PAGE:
In his appropriately titled book, Strange Weather, Andrew Ross (2001) suggests the mythic resonances of deluge (and other ‘violent’ acts of Nature) is due to their ubiquitous effect.Indeed, as Ross maintains, such anthropomorphising of nature and spectacular weather continues from the pre-modern into the post-modern world, as we find in Spriggan and other anime. The biblical Flood attains the dimension of micro-apocalypse, or a rehearsal for the complete point of eschaton, with the apocalypse, in the immanent future. Hence, even seemingly linear and singular myths of decline and rebirth hold cyclical and repeated motifs, that exegete Northrop Frye calls ‘type’ and ‘antitype’ (Frye, 1983, p.25).

Such mythologies are germane to Spriggan. In a clandestine Pentagon operation, the US Machine Corps sends a telekinetic child cyborg, Colonel MacDougall, and two appropriately named assassins, Fat Man and Little Boy, on a ‘black op’ to gain control of the Ark, having obtained a triangular entry key from another alien artifact excavated from elsewhere. Inside the ARKUM laboratory atop Mt Ararat the diminutive Col. MacDougall forcibly wrests control from an elderly scholar-scientist, Dr Meisel. After briefly downloading/absorbing Meisel’s linguistic computer data, MacDougall translates the alien glyphs for those present, explaining that the Ark is a giant machine controlling the Earth’s weather by manipulating ozone and carbon dioxide in the upper atmosphere and adjusting the global intake of ultraviolet radiation:

“I am the Lord of the sky. He who awakens me shall have dominion over that which enfolds the earth, the mighty shield that protects all. When evil runs rampant on the Earth I will change the blessings of heaven to the curses of hell and the children of God shall be once more destroyed and created anew”.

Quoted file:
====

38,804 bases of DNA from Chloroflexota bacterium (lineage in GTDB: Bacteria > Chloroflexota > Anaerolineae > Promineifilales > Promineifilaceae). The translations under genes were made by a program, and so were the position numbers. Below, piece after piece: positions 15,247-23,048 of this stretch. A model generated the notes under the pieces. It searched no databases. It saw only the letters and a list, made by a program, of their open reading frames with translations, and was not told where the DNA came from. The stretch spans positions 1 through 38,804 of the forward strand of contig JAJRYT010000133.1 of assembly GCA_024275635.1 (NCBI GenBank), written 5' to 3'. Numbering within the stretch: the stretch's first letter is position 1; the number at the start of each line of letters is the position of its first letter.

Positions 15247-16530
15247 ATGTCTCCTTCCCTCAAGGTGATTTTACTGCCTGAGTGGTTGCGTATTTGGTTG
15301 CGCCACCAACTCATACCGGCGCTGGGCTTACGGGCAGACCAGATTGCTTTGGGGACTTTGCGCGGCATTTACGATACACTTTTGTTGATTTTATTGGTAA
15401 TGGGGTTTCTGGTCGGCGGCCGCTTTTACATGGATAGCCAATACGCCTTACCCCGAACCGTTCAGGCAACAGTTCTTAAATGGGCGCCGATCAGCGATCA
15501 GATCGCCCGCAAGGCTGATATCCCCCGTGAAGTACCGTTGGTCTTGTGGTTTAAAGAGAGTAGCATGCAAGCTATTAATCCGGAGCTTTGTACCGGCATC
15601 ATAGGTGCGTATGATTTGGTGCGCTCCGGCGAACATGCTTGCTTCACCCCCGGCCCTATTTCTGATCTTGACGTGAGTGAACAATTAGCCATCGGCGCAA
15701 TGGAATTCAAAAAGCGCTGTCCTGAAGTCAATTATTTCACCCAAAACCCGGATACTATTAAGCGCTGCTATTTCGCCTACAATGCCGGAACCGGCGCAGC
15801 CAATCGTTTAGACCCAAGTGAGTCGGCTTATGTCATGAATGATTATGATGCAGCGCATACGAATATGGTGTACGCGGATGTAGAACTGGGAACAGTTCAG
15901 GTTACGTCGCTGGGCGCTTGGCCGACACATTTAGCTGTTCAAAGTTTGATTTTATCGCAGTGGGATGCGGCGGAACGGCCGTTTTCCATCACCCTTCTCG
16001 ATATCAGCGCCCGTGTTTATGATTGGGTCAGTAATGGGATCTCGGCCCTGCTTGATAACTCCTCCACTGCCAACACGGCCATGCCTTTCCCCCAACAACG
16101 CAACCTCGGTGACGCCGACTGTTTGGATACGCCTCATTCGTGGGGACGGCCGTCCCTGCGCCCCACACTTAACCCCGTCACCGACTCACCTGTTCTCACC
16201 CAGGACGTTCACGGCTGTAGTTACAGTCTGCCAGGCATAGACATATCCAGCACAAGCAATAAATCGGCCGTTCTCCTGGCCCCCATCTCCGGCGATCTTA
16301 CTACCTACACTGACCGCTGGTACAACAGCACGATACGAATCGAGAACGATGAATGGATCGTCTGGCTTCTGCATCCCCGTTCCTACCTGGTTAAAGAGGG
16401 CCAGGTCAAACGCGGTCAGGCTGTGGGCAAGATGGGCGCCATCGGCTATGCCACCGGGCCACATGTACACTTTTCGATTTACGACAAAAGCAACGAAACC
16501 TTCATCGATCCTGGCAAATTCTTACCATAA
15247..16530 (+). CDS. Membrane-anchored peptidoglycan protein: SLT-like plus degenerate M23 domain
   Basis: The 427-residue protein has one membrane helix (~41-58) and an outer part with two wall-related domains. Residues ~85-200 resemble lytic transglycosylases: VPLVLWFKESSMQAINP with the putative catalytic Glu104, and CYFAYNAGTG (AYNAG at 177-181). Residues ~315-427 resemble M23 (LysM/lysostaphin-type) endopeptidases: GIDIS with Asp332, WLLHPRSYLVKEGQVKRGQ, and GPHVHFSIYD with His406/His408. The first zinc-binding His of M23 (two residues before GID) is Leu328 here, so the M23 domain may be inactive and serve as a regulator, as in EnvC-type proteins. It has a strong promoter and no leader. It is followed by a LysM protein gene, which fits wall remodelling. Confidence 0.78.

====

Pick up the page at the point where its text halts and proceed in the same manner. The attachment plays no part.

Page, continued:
Inside the Ark, Dr Meisel, Margaret and the child cyborg MacDougall locate the giant machine’s alien operating system, known as ‘Noah’. The sequence is a stunning one. As the scientists decipher the central control panel, a cavernous hemisphere of rotating Mandela and arcane hieroglyphs radiate across a massive internal canopy, resembling an astronomical and astrological map of the cosmos. All present are in awe of the sublime spectacle unfolding before them. MacDougall enthuses:

Spriggan
Fig. 4 – Spriggan. © 1988 Studio 4°C/TBS/Bandai Visual. All rights reserved.

“It’s incredible! With the Cold War over, the greatest single threat to the Earth is destruction of the environment. Acid rain, ozone depletion, global warming – with Noah in our hands we could eliminate all of these problems in a heartbeat.” This sequence is intercut with Spriggan Ominae in the twilight periphery surrounding the Ark’s core, trying to locate the three protagonists while traveling through a liminal dimension that bends and distorts time and space. In this weird, quantum realm he encounters enormous dinosaurs, frozen in stasis, alongside scores of other creatures both reptilian and mythological and fantastic.